Therefore, the Panel proposes to introduce the following changes:

  • Naming of bidder - following an approach to target, the potential bidder must be named in any announcement commencing an offer period (regardless of whether the announcement is made by the potential bidder or the target).
  • Automatic “put up or shut up” - within four weeks of being so named, the potential bidder must either (a) announce a firm intention to make an offer, (b) confirm that it will not make an offer (in which case, other than in limited circumstances, it will be prohibited from making an offer within six months) or (c) make a joint application with target for an extension.


It is now standard market practice in non-hostile approaches to agree on protection measures for the potential bidder. These could include for example:

  • undertakings by the board of directors including commitments to implement a bid or not to take any action that may facilitate a competing bid; and
  • break fees, which are generally agreed at the legal maximum (1% of the deal value).

The Panel is of the view that these arrangements hinder the ability of competing bidders to “throw their hat in the ring” and proposes to introduce changes so that:

Prohibition of offer-related arrangements - a target would be prohibited from entering into any offer-related arrangement with the bidder (or ‘parties in concert’) without consent from the Panel (for example, where the arrangement would have been entered into even in the absence of an offer). This would exclude ‘procedural protections’ such as non-solicitation covenants, confidentiality and others.

Dispensations and exclusions - the above prohibition could be relaxed in certain cases such as where the target is subject to a hostile bid and is seeking a ‘white knight’.


The Panel proposes several amendments to the requirements for disclosure in the offer documentation. The most novel of the changes proposed is that the bidder and target should include an estimate of the following fees to be incurred in respect of the offer: (a) advisers, such as accountants, lawyers and PR; and (b) financing fees, including any success fees or other incentives in the offer document or target circular.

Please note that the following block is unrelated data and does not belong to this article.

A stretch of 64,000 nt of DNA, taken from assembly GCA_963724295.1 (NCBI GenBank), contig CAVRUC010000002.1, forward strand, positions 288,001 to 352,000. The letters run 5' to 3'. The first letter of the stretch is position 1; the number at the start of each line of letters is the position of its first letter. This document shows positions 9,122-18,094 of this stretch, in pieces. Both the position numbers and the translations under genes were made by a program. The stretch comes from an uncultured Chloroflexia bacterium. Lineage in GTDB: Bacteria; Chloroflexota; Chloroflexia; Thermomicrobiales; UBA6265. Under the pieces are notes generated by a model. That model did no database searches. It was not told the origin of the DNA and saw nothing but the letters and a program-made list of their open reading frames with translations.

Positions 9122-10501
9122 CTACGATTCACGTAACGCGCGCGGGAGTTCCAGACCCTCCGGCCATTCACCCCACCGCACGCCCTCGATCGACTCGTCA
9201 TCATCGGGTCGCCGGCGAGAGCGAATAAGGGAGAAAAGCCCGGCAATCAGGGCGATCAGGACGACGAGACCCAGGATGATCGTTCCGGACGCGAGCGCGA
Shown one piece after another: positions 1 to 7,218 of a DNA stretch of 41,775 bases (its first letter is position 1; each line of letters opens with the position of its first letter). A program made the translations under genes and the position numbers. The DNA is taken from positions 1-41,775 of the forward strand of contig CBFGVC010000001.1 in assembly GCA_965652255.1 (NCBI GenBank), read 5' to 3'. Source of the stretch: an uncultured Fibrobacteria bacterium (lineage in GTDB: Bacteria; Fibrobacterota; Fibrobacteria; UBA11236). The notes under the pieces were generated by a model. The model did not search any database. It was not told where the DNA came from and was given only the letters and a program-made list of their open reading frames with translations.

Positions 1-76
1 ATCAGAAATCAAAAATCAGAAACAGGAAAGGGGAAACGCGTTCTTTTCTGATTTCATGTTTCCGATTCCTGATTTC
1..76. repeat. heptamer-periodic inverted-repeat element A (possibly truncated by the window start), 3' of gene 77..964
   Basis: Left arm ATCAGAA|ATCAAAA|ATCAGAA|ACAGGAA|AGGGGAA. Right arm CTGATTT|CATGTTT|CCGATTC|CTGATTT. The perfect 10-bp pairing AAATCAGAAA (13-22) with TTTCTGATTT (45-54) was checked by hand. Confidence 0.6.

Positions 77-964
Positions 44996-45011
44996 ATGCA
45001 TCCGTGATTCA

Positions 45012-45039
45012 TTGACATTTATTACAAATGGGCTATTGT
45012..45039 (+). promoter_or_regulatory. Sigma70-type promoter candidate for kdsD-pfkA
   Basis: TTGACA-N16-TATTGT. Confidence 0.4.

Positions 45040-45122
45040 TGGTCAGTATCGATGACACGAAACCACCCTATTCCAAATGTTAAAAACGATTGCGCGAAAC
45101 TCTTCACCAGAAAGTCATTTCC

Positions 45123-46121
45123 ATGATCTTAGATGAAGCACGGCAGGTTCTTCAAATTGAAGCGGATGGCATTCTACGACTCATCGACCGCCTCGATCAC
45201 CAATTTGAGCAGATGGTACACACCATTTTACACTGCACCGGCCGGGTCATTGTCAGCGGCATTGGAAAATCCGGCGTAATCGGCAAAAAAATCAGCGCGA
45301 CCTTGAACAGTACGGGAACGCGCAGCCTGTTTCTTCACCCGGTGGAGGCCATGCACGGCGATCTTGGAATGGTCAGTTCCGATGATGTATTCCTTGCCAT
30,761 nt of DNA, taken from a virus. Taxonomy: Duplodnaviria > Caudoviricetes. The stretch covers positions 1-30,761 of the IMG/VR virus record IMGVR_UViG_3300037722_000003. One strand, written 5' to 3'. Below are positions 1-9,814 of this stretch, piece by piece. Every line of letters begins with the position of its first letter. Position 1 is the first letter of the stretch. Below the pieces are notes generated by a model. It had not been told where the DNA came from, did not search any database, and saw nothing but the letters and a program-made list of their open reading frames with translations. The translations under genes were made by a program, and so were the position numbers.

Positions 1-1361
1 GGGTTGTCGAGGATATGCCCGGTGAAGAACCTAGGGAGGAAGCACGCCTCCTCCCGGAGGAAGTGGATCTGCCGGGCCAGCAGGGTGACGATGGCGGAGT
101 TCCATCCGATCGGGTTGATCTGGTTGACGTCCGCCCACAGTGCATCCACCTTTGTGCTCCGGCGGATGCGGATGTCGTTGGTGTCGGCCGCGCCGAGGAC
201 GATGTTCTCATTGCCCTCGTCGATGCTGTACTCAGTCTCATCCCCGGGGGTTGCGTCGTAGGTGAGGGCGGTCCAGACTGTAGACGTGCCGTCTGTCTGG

The Panel was reportedly spurred overhaul the Code by the conduct of Kraft’s successful hostile bid for Cadbury. Kraft, who as a hostile bidder was unable to conduct extensive diligence, had made repeated statements in offer documentation that it would keep open Cadbury’s Somerdale plant. However, shortly after Kraft’s offer became unconditional and it gained further access to Cadbury’s information, Kraft decided that the plant would be closed. This departure from the stated intention had extensive media coverage and led the Panel to issue a public criticism of Kraft under the Code.

The changes were therefore bound to include provisions requiring the parties to give due consideration to employees and the business in the context of a takeover, particularly a hostile bid. Although the Code already requires a bidder to include statements regarding its plans for the business, in the case of cash offers, the statements regarding the business tend to be standardised and generic so they provide little visibility of the intentions of the bidder.

Negative statements - the proposed changes will now require a bidder to make negative statements if it has no intention to make changes regarding the continued employment of employees or regarding their terms of employment.

Hold-true Period” - the Panel proposes to introduce a requirement that, unless it consents otherwise, a statement regarding the bidder’s intended course of action must generally hold true for 12 months following the offer becoming (or being declared) wholly unconditional.

Communication with Employees - new measures are also proposed to bolster communication with employees and the position of the employee representatives who are to be the point of contact.


As noted above, the consultation regarding the proposed changes will remain open until 27 May 2011 and the Panel will accept and publish comments from interested stakeholders. Any such comments can be sent by email, fax or post to:

The Secretary to the Code Committee- The Takeover Panel

10 Paternoster Square, London EC4M 7DY, UK

Email: Fax No: 020 7236 7005

Please note that any comments sent to the Panel will be publicly published in full, including any contact details provided therein, unless expressly requested otherwise.

The full 170-page consultation document can be accessed at the Panel’s website: